A new report investigating conduct by St. Paul police during last summer’s Republican National Convention faults them over their handling of journalists. But the St. Paul Police Department’s response to the report raises questions over how the department will respond to journalists, including those from alternative and new media outlets, who cover similar future events.
More than 40 journalists were arrested this past summer in St. Paul while covering events related to the Republican Party convention. That’s the highest figure reported to date, and it is one of several new findings by an independent review commission. Co-chaired by former U.S. Attorney Tom Heffelfinger and former Assistant U.S. Attorney Tom Luger, the commission’s 82-page report to the St. Paul City Council criticized the St. Paul Police Department for failing to heed journalists’ requests before the convention to develop a protocol for how they deal with reporters working during tense, and sometimes violent protest events.
The independent report also gave credence to journalists’ assertions that “media present during disturbances were treated no differently than those engaged in the disturbances.” The report further noted that “journalists were critical of the uneven and disparate treatment received by them from police, both when comparing different days [of the convention], and when comparing one journalist with another.”
The arrested journalists including two AP photographers and three journalists from the nationally syndicated radio and television program Democracy Now! “[U]niformed officers under the direction of your department tackled two AP photographers and body-slammed them to the crowd,” David Tomlin, associate general counsel for AP wrote at the time to St. Paul Police Chief John Harrington. “A policeman kicked one of them in the ribs. The other was arrested and needlessly detained for more than 10 hours.”
A Democracy Now! producer and videographer suffered a bloody nose after police slammed her into a parked car in an incident partly captured by her own video camera.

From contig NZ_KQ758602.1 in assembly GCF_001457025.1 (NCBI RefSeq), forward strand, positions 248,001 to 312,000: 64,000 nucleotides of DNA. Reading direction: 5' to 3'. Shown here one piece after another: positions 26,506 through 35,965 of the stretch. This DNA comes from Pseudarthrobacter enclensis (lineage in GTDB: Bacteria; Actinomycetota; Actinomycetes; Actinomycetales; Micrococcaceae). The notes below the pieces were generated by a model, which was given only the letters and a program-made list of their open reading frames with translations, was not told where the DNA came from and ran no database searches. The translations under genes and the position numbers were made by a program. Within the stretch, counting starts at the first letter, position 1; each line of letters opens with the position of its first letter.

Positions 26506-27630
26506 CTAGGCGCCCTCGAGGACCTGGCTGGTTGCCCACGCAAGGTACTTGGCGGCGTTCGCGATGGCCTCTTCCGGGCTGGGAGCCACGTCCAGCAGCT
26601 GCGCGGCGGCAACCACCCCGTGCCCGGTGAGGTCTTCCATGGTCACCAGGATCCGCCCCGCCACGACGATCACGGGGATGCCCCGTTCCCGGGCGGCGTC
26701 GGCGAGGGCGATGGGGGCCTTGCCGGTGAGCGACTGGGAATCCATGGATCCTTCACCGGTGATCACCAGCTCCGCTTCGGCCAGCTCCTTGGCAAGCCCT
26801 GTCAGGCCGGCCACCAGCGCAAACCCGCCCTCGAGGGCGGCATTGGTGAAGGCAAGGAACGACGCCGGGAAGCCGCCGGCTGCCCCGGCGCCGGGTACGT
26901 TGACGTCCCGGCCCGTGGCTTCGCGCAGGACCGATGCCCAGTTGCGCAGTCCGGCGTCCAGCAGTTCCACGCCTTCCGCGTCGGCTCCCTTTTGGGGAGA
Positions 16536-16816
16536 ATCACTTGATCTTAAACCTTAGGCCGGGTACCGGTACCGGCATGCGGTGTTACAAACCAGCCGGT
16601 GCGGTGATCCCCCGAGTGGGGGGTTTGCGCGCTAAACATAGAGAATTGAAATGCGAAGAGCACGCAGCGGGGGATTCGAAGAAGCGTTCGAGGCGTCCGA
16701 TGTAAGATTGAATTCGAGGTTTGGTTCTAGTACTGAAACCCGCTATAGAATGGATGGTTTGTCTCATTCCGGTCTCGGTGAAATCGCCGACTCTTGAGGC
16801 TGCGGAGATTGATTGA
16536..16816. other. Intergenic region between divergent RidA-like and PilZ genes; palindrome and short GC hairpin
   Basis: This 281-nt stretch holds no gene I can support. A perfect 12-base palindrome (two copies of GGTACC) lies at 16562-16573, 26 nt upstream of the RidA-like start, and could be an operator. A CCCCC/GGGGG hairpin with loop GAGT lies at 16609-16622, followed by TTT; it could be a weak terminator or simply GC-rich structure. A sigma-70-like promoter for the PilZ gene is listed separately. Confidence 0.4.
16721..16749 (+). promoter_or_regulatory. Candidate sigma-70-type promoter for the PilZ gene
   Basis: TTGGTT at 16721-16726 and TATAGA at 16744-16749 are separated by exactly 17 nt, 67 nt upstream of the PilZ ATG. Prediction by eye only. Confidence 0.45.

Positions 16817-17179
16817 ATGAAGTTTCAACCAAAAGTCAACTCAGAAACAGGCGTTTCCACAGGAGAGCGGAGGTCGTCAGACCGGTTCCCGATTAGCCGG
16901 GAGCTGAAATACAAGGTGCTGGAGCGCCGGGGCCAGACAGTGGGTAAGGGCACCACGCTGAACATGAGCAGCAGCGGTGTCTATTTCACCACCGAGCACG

St. Paul Police Chief Harrington defended all his officers’ arrests of journalists on different days of the convention. “We recognize that media folks…are there doing the job,” he said, according to the St. Paul Pioneer Press. But, he went on, “the media isn’t exempt from [a] legal order and have to move [when so ordered by police].” But several journalists interviewed by CPJ said that arresting police gave them neither a warning nor an opportunity to move before being arrested. Other journalists arrested on a bridge over an Interstate before being arrested were explicitly ordered not to move, according to AP.
“I think there are lessons in the report and we are going to look into this,” Police Chief Harrington told AP.
St. Paul police spokesman Officer Pete Panos told CPJ that the department would be working with “major media” to develop protocols for handling journalists in the future. This would involve giving “background checks” and issuing credentials to journalists to make sure that they represent “legitimate news organizations.” When asked by CPJ what would make a news organization “legitimate,” Police spokesman Panos said that still needs to be determined.
Indeed it does. St. Paul police need to realize that alternative outlets like Democracy Now! may have a larger national audience than many radio and television stations that reach regional audiences in and around St. Paul. Moreover, from a press freedom standpoint, the politics of any particular media, whether covering Caracas, Beijing, or St. Paul, is never legitimate criteria for so-called legitimacy.